All affiliated with the Sackler Faculty of Medicine except Dr. Sperber who is affiliated with the Faculty of Health Sciences, Ben-Gurion University of the Negev.
Assessment of high-sensitivity CRP as a marker of micro-inflammation in irritable bowel syndrome
Version of Record online: 26 SEP 2011
© 2011 Blackwell Publishing Ltd
Neurogastroenterology & Motility
Volume 23, Issue 12, pages 1105–1110, December 2011
How to Cite
Hod, K., Dickman, R., Sperber, A., Melamed, S., Dekel, R., Ron, Y., Halpern, Z., Berliner, S. and Maharshak, N. (2011), Assessment of high-sensitivity CRP as a marker of micro-inflammation in irritable bowel syndrome. Neurogastroenterology & Motility, 23: 1105–1110. doi: 10.1111/j.1365-2982.2011.01788.x
- Issue online: 18 NOV 2011
- Version of Record online: 26 SEP 2011
- Received: 16 February 2011 Accepted for publication: 27 August 2011
- high-sensitivity C-reactive protein;
- irritable bowel syndrome;
- low grade inflammation
Background The diagnosis of irritable bowel syndrome (IBS) is symptom-based. Although considered a functional disease, accumulating evidence supports a low-grade gut inflammation as an element of its pathophysiology. Thus, high-sensitivity C-reactive protein (hs-CRP), a marker of micro inflammation, may be elevated in IBS. Our aim was to assess whether hs-CRP is higher in IBS patients compared to healthy controls (HC) and does it differ among the IBS clinical subgroups and correlate with disease severity.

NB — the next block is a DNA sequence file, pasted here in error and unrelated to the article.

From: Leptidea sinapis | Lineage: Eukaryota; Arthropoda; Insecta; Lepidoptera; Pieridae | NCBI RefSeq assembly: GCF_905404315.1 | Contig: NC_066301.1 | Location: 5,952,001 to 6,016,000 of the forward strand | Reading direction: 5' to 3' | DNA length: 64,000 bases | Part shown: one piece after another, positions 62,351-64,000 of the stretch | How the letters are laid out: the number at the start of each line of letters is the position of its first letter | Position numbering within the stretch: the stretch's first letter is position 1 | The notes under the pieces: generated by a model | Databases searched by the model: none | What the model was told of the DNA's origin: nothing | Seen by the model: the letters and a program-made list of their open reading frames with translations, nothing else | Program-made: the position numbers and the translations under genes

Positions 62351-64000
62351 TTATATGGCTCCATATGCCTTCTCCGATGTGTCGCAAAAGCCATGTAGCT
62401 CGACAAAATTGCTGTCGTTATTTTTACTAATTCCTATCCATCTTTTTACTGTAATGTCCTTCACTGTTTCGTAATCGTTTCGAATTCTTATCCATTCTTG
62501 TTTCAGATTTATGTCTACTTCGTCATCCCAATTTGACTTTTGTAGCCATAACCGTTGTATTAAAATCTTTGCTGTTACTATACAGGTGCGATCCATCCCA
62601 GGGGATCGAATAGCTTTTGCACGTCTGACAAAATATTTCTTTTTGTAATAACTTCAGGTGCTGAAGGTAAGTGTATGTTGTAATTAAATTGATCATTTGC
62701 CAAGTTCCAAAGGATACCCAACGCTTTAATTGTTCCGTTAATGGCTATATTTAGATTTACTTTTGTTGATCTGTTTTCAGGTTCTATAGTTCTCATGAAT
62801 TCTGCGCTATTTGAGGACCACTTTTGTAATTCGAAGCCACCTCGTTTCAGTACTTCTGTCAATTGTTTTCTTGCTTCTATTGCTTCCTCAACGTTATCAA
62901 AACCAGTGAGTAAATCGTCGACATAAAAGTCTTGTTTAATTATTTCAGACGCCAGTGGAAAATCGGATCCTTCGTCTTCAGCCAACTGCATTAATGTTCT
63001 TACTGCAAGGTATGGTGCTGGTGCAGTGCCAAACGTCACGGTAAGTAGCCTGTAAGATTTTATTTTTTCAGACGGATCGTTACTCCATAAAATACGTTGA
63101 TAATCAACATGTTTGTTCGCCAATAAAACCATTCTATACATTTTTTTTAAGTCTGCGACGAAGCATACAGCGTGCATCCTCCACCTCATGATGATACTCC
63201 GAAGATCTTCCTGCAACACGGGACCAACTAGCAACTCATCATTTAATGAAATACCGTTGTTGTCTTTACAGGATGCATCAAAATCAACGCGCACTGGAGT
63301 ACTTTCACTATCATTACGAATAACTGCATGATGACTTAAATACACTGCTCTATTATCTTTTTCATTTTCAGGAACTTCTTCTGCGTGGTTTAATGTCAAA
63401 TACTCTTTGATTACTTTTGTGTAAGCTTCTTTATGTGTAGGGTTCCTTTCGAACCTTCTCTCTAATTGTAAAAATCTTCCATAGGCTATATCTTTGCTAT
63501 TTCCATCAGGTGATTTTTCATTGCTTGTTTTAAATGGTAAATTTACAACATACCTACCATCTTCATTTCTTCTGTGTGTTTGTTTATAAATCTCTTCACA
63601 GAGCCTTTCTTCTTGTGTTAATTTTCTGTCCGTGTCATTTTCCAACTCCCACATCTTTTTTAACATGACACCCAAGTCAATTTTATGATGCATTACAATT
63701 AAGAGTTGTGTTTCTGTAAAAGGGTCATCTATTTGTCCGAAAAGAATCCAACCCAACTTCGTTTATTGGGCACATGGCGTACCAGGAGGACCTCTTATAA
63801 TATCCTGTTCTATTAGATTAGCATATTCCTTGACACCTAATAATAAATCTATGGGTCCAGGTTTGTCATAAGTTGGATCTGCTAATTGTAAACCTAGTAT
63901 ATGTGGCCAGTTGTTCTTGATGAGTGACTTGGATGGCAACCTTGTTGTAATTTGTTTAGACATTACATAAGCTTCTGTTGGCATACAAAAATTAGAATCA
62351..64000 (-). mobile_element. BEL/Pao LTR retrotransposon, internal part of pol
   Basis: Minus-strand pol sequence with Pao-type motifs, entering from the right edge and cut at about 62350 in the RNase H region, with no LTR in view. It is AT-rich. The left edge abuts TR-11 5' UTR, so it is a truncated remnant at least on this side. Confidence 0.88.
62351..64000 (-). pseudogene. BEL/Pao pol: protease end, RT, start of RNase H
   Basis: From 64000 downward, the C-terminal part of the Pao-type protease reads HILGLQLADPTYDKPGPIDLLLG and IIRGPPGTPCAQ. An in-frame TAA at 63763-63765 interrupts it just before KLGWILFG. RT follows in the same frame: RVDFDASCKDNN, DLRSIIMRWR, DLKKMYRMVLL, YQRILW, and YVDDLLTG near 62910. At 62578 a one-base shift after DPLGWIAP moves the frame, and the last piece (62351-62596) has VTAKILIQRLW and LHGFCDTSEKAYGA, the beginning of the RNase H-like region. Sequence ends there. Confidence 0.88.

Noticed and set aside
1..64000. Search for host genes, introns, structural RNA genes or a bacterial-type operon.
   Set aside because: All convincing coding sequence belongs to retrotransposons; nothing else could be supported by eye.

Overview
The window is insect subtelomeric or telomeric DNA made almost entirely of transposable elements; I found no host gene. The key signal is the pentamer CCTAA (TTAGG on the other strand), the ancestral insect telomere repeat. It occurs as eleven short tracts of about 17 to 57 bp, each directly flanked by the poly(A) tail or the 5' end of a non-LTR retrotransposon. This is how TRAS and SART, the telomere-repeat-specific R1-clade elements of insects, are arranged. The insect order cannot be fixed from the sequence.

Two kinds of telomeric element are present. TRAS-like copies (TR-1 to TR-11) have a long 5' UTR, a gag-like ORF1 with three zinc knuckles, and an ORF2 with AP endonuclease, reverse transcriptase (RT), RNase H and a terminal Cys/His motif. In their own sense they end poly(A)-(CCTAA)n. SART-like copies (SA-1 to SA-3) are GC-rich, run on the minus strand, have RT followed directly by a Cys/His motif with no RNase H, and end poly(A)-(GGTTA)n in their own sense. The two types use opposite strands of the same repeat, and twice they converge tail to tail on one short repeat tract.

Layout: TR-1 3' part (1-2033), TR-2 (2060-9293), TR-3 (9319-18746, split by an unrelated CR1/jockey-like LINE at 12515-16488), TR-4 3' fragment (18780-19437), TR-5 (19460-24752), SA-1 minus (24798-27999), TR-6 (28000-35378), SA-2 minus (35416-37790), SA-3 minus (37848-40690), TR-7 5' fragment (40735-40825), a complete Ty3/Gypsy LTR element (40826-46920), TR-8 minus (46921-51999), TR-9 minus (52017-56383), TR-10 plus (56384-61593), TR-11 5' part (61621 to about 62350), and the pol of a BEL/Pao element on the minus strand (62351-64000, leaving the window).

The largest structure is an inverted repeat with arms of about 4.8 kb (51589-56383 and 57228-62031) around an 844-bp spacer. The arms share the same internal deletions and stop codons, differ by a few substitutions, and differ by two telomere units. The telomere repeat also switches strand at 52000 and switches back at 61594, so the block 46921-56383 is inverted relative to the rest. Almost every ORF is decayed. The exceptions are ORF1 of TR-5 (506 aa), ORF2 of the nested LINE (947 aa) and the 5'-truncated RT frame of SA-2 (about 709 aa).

Methods A diagnostic case control study was conducted in two gastroenterology departments. Eighty-eight IBS patients who were recruited prospectively answered the Rome III diagnostic questionnaire. They all completed the Functional Bowel Disorder Severity Index (FBDSI), dietary, and general health questionnaires. All patients underwent blood sampling for hs-CRP levels. Each IBS patient was matched to four HC by age, gender, and BMI. Blood samples were obtained from the HC at a periodic health survey.
Key Results The mean hs-CRP level in the IBS group was significantly higher than in HC (1.17 ± 1.26 mg L−1vs 0.72 ± 0.91 mg L−1 respectively, P = 0.001). Hs-CRP levels were highest in patients with diarrhea-predominant IBS and in patients with greater disease severity. A cut-off value of 1.08 mg L−1 had a sensitivity of 60.2% and a specificity of 68% for differentiating IBS from HC.
Conclusions & Inferences Hs-CRP levels are higher in IBS patients than HC, but still in the normal laboratory range. This may reflect the low-grade gut inflammation believed to occur in IBS and support its existence.